EGU General Assembly 2020
© Author(s) 2020. This work is distributed under
the Creative Commons Attribution 4.0 License.

Potential of dNDVI-method for landslide detection in Norway

Erin Lindsay, Christy Rouault, Mads Fjeld, and Steinar Nordal
Erin Lindsay et al.
  • Norwegian University of Science and Technology (NTNU), Civil and Environmental Engineering , Geotechnics, Norway (

The Norwegian mass movements database contains over 33,000 registered snow avalanche and landslide events from the past 500 years and is used as an input for The Norwegian Landslide Early Warning System (LEWS). However, the usability of the database is limited by factors including a spatial bias towards transport systems and incomplete or missing information on landslide characteristics (including precise date, time or location). This has serious consequences for the definition of triggering thresholds. Sentinel-2 optical satellite data, with its frequent return period in Norway (up to three days) and relatively high resolution (10 m), could provide an alternative source of data on landslide occurrence to supplement ground-based observations and improve the information in the database.

This study examined the potential for using Sentinel-2 data to detect landslides with two approaches, using (i) a national-, and (ii) a local-survey. Both used the change in the vegetation index (denoted dNDVI) between pre- and post-event images, to identify a loss of vegetation as an indicator of landslide occurrence. Firstly, 30 well-documented landslides with a minimum volume of 1000m3 were extracted from the national database. The selected landslides occurred across all Norway between 2015 to 2017. They were searched for in Sentinel 2 images to give insight into how factors including season, slope angle, aspect ratio, land cover, landslide size influenced landslide detection using the dNDVI-method. Secondly, the same approach was applied to the Jølster area in Western Norway, where an extreme short intense rainfall event in the summer of 2019 (30 July 2019) triggered multiple landslides. For Jølster, landslides were mapped and then verified by field and helicopter observations.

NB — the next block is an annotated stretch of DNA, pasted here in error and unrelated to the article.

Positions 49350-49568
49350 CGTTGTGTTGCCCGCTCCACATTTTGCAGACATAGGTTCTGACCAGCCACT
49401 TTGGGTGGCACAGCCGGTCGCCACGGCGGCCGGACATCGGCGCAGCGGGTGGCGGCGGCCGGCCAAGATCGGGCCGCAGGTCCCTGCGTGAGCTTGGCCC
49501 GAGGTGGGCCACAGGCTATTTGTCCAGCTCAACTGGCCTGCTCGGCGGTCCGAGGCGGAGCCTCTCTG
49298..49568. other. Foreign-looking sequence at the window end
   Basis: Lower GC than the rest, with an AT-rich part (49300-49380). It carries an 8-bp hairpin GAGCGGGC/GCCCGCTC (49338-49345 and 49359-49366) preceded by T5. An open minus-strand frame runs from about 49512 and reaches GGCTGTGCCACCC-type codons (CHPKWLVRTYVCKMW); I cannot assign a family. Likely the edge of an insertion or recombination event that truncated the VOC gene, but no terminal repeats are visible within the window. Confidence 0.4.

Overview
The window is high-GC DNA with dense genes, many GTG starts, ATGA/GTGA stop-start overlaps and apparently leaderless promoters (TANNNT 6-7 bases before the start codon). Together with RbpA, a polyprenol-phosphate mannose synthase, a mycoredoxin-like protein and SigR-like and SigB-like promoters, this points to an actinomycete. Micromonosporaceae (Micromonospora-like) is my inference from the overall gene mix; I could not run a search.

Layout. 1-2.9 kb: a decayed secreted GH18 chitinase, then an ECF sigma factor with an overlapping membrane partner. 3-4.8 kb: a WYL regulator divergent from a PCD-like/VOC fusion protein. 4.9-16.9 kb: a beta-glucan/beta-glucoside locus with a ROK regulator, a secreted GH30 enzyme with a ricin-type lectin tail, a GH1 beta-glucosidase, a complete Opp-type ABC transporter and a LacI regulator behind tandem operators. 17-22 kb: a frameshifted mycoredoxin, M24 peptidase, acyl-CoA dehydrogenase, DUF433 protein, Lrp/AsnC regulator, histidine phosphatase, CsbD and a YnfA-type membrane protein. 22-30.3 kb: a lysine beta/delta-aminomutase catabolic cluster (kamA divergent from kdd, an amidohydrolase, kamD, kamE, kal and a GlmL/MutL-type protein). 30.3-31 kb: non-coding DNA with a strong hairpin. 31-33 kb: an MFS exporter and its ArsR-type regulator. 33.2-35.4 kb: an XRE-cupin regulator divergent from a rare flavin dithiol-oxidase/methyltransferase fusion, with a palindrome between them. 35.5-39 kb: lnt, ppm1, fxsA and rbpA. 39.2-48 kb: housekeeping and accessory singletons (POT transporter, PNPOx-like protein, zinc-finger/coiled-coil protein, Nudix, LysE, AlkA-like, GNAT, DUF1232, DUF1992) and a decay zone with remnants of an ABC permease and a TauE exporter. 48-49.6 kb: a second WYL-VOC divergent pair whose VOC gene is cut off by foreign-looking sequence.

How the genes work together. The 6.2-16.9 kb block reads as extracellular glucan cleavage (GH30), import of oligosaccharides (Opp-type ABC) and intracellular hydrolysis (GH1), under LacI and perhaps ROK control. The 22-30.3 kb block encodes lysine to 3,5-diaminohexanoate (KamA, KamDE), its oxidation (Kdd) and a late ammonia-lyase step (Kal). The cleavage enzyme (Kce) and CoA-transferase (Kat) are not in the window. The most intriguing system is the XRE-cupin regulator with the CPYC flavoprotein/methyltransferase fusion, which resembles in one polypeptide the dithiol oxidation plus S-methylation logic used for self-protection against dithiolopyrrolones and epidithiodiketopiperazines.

For the national survey, the season was found to have the greatest effect on detectability. For spring and summer events the percentage of landslides detected was 70-75%, while for winter and autumn this dropped to 14-20%. The main reasons for non-detection were clouds, shadows, snow, and lack of green vegetation. The average acquisition window for detected events was 43.3 days. The Jølster case study represented ideal conditions for using the dNDVI-method, with a five-day acquisition window (almost cloud-free images available from two days pre-, three days post-event), low shadow, and green summer vegetation. The mapping process produced an inventory of 99 events, giving a significant increase from the 14 events registered in the database.

The results indicate that the dNDVI-method has good potential for landslide detection in late-spring and summer in Norway, however, it is not recommended later in autumn and winter. We believe that the dNDVI-method provides an option for gaining more information on the size and location of landslides, which at the present, are only registered as points in the database. For the Jølster case, this method showed a great improvement with respect to the current practice, both in terms of an increased number of landslides and spatial distribution. This suggests good potential for improving inventories of landslides, necessary in landslide hazard analyses and definition of landslide thresholds.

How to cite: Lindsay, E., Rouault, C., Fjeld, M., and Nordal, S.: Potential of dNDVI-method for landslide detection in Norway, EGU General Assembly 2020, Online, 4–8 May 2020, EGU2020-4328,, 2020

This abstract will not be presented.